Systematics, phylogeny, and evolution of the Chenopodiaceae
The family Chenopodiaceae (goosefoot family) comprises over 100 genera with about 1600 species, including cultivated plants such as sugar beet and spinach. Chenopodiaceae preferentially colonize steppes and semi-deserts as well as saline sites, fields and ruderal sites, where they are often dominant. A large fraction of the species are succulent and/or capable of C4 photosynthesis.
In collaboration with other research groups, especially G. Kadereit (Mainz, Munich), the phylogeny and systematics of the Chenopodiaceae are investigated with special emphasis on the evolution of the C4 photosynthetic syndrome. Using comparative sequencing of appropriate chloroplast and nuclear DNA segments, molecular phylogenetic trees were constructed to address the following questions: (1) the position of the Chenopodiaceae within the order Caryophyllales, (2) their differentiation from the closely related Amaranthaceae (foxtail family), in which they are now often included, (3) the main lineages within the Chenopodiaceae, and (4) the relationships within selected subfamilies and tribes. In parallel, a detailed anatomical analysis of the photosynthetic organs is performed. This allows us to elucidate the evolution of multiple parallel C4 structures against the background of molecular phylogenies and thus to analyze diversification patterns that are closely linked to the development of extreme habitats. Successfully completed to date are comprehensive molecular systematics and anatomical studies at the level of the overall family Chenopodiaceae, the subfamilies Suaedoideae, Camphorosmoideae, and Salicornioideae. A detailed study of the Salsoloideae with respect to its systematic organization and the evolution of C4 characters is in progress. In addition, specific taxonomic problems have been clarified.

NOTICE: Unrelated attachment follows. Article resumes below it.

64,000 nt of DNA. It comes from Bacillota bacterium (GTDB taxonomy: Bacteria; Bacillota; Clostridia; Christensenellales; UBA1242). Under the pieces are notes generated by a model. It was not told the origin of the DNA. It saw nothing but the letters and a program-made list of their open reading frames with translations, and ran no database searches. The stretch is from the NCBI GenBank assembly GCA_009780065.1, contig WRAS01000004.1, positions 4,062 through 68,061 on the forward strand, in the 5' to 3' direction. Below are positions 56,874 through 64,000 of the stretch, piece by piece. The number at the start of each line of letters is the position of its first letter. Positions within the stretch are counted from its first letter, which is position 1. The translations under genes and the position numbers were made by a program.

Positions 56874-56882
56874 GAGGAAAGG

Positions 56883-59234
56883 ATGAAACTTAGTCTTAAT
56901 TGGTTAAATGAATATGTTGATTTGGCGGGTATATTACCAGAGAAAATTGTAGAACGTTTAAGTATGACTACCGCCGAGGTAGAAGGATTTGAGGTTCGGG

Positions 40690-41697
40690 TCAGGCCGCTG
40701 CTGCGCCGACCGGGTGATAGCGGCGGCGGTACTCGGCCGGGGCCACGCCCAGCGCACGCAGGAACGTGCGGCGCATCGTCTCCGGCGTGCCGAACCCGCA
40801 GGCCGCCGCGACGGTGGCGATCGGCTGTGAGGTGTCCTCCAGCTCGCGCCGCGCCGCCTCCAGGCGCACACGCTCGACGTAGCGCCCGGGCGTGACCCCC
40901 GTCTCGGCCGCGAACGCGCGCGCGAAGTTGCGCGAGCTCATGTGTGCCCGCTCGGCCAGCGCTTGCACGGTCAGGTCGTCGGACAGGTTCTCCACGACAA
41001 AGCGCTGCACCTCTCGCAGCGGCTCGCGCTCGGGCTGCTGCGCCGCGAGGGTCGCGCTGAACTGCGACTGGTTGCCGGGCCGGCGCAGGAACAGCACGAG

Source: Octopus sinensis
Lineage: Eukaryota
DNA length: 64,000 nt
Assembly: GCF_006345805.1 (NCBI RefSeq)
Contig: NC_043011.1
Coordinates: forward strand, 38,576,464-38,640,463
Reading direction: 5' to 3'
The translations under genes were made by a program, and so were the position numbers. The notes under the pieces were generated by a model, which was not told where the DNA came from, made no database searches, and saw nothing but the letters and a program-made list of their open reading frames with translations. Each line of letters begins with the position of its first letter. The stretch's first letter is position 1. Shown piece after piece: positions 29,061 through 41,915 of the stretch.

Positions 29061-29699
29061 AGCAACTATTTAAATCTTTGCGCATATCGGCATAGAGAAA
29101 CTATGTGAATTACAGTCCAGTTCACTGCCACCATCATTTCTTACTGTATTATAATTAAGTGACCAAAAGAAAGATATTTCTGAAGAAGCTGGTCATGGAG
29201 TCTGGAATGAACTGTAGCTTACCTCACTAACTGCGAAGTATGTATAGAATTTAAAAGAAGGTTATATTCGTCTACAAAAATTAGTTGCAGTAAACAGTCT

Mosyakin SL, Esser HJ, Freitag H (2018): The holotype of Chenopodium baryosmon (Chenopodiaceae) rediscovered: just one of many type specimens from the private herbarium of Schultes, now in the Turczaninow herbarium at KW. Phytotaxa 334(1): 49-54. https://doi.org/10.11646/phytotaxa.334.1.7
Freitag H, Lomonosova M (2017): Restoration of Suaeda sect. Helicilla (Chenopodiaceae) and typification of related taxa. Phytotaxa 323: 51-60. https://doi.org/10.11646/phytotaxa.323.1.3
Ángeles Alonso M, Crespo MB, Freitag H (2017): Salicornia cuszcoensis (Amaranthaceae/ Chenopodiaceae), a new species from Peru (South America). Phytotaxa 319: 254-262. https://doi.org/10.11646/phytotaxa.319.3.4
Schüssler Ch, Freitag H, Kotoyeva N, Schmidt D, Edwards G, Voznesenskaya E, Kadereit G (2017): Molecular phylogeny and forms of photosynthesis in tribe Salsoleae (Chenopodiaceae). Journal of Experimental Botany 68/2: 207-222. https://doi.org/10.1093/jxb/erw432
Mosyakin SL, Freitag H, Rilke S (2017): Kali versus Salsola: the instructive story of a questionable nomenclatural resurrection. Israel Journal of Plant Sciences 64, publ. online 27.3.2017. https://doi.org/10.1080/07929978.2016.1256135
Brandt R, Lomonosova M, Weising K, Wagner N, Freitag H (2015): Phylogeny and biogeography of Suaeda subg. Brezia (Chenopodiaceae / Amaranthaceae) in the Americas. Plant Systematics and Evolution 301: 2351-2375. https://doi.org/10.1007/s00606-015-1233-y
Freitag H, Kadereit G (2013): C3 and C4 leaf anatomy types in Camphorosmeae (Camphorosmoideae, Chenopodiaceae). Plant Systematics and. Evolution: 300: 665-687. https://doi.org/10.1007/s00606-013-0912-9
Kadereit G, Freitag H (2011): Molecular phylogeny of Camphorosmeae (Camphorosmoideae, Che-nopodiaceae): implications for biogeography, evolution of C4 photosynthesis and taxonomy. Taxon 60: 51-78. https://doi.org/10.1002/tax.601006